By VIEW editor Brian Pelan
I owe a huge debt of gratitude to All Ireland Institute of Hospice and Palliative Care for allowing VIEWdigital the opportunity to produce the latest issue of VIEW on such a sensitive issue.
It has been tough and challenging to compile a range of stories and comment articles that reflect the amazing work that goes into palliative care.
This edition of VIEW will hopefully challenge some of the misconceptions about palliative care. It can be provided for a lengthy period of time as well as the immediate care of those at the end of their lives. And people who receive good palliative care can see and experience the benefit of it on their lives.
In this edition, we talk to palliative care experts such as Dr BJ Miller who practises in the United States, and Dr Kathryn Mannix from Britain who is a long-time proponent of the argument that we all need to talk more about dying and death.
In the Big Interview on pages four and five, Kathryn writes: “In over 30 years of palliative care I’ve been involved in end of life care of between 10,000 and 15,000 patients. I have seen distress, and I have sat beside beds where I’ve thought: ‘This is horrid, I would hate this.’ But I can count those cases on the fingers of two hands and maybe a couple more. If we can manage the symptoms, the process of dying itself is something people can manage well and that families don’t need to be traumatised by it. They are left sad, but they are not left terrified.”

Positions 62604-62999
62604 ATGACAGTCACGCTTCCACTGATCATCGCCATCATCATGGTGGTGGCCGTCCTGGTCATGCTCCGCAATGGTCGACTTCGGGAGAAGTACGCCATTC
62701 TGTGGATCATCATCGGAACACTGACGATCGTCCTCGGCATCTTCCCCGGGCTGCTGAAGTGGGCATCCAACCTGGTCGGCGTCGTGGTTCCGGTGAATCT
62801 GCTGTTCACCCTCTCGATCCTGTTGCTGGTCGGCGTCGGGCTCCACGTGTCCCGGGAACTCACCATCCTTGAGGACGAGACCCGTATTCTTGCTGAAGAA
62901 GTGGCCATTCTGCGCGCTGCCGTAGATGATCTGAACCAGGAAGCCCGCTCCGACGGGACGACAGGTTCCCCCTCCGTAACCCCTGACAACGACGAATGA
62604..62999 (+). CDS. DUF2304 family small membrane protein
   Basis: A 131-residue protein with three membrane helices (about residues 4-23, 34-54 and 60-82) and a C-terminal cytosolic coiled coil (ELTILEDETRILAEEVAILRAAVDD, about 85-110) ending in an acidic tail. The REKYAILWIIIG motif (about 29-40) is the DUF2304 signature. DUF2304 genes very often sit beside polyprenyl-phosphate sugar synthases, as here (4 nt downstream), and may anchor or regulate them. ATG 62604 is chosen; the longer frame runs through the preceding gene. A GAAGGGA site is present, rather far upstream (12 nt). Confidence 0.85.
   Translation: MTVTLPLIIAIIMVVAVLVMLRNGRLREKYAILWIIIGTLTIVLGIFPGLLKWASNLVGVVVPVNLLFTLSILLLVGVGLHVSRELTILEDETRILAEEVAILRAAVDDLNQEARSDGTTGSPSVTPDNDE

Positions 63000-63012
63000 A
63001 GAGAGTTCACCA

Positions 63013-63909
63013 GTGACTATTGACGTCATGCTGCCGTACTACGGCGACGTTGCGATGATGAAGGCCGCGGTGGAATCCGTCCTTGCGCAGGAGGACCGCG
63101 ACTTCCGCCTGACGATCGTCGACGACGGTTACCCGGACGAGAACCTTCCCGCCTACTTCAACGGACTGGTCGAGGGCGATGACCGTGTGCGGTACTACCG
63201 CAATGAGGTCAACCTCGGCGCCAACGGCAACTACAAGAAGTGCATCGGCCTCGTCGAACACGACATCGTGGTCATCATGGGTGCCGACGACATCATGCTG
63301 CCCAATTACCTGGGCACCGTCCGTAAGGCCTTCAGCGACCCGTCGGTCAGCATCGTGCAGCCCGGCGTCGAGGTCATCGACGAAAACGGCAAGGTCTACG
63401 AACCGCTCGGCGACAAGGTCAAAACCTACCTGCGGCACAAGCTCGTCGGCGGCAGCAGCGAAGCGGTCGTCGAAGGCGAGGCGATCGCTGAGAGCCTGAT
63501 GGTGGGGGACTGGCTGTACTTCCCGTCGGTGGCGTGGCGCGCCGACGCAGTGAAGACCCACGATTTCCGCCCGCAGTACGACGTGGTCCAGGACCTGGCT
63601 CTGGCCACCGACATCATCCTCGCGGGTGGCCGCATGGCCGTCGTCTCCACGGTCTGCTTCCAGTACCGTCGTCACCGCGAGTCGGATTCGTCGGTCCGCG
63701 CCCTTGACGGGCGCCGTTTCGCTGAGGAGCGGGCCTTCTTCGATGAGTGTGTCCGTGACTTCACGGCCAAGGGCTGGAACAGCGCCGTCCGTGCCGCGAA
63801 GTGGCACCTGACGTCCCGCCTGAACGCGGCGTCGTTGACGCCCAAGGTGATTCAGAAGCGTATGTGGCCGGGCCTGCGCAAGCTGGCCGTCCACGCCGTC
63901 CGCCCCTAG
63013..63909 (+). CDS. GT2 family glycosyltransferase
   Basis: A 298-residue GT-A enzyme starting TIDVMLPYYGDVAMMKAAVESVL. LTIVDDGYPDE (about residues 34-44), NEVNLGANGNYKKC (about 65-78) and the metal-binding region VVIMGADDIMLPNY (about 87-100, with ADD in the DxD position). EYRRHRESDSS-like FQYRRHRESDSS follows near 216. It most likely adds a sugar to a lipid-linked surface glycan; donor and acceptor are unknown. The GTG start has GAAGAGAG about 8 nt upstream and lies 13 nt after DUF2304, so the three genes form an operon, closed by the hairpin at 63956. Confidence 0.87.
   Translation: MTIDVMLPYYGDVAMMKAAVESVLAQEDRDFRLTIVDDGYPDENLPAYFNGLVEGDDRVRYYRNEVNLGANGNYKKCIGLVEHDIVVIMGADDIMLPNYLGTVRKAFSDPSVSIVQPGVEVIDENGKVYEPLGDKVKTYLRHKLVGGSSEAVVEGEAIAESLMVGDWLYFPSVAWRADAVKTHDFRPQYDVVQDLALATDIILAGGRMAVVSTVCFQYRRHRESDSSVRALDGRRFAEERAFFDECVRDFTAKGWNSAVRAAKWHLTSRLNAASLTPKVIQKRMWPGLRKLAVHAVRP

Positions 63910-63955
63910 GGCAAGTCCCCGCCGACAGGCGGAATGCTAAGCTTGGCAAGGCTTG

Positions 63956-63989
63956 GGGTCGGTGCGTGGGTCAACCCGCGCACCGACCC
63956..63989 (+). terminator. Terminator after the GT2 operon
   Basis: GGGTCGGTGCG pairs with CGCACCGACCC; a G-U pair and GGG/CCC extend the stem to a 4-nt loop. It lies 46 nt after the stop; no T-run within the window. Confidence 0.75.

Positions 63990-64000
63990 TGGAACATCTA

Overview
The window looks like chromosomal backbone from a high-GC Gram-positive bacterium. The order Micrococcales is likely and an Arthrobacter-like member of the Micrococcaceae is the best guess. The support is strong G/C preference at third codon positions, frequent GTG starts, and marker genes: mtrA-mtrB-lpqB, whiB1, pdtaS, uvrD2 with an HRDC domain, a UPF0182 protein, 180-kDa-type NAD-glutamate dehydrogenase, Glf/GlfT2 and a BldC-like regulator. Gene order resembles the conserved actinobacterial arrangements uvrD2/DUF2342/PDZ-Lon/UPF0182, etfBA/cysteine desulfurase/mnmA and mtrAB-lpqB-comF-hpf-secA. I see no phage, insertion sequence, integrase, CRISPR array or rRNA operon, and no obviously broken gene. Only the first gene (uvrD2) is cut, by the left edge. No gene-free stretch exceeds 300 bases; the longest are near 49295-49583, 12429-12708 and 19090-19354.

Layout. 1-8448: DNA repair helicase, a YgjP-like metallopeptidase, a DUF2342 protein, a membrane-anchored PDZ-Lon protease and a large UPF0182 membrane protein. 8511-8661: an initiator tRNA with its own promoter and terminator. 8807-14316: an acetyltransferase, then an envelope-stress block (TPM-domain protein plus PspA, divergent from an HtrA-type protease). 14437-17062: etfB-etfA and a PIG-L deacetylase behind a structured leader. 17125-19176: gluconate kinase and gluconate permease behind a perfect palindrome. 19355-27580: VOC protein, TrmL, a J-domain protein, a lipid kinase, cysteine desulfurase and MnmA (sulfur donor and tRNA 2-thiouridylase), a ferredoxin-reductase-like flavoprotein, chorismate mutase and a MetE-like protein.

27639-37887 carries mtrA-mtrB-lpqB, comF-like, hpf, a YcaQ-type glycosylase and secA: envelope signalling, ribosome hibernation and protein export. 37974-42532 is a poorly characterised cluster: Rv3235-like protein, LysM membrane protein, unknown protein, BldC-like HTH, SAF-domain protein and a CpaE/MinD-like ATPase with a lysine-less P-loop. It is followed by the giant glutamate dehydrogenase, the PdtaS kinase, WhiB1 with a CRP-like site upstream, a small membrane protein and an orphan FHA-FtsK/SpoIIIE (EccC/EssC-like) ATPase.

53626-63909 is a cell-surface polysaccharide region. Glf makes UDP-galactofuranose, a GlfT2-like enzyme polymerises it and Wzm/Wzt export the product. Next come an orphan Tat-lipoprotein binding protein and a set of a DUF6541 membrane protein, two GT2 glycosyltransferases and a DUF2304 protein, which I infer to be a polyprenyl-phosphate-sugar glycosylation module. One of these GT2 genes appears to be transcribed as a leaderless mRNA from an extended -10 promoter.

Writers such as Kathryn Johnston, Harry Reid, Louise Hagan and Kevin Doonan have all shared deeply personal stories about the loss of loved ones.
I am eternally grateful for these moving contributions.
It was a great privilege also to meet Colin Davis and his wife Victoria at their home in north Belfast. Colin, a former school principal, was diagnosed with motor neurone disease (MND) in May 2016. He has championed the campaign against the six-month welfare benefit rule where people with a life expectancy of more than six months have to have assessments to prove they are terminally ill.
He has been working with Marie Curie and the Motor Neurone Disease Association to scrap the six-month rule.
“Our aim is to scrap the six-month rule for terminally ill people,” he said.
“Nobody can tell me how long I’ve got to live, and to be reassessed for a Personal Independence Payment (PIP) causes a lot of anxiety.”
All of us have to face the certainty that one day we will die. We would like to think that those who are involved in palliative care will be there to assist us when we become ill or at the end of our life. These services need to be adequately funded for the best support services to be made available.
All of us in the VIEWdigital team are happy that we can use our platform of independent journalism to highlight the brilliant work that is taking place in the palliative care sector – both in Northern Ireland and the Republic of Ireland.
Please spread the word about our latest issue.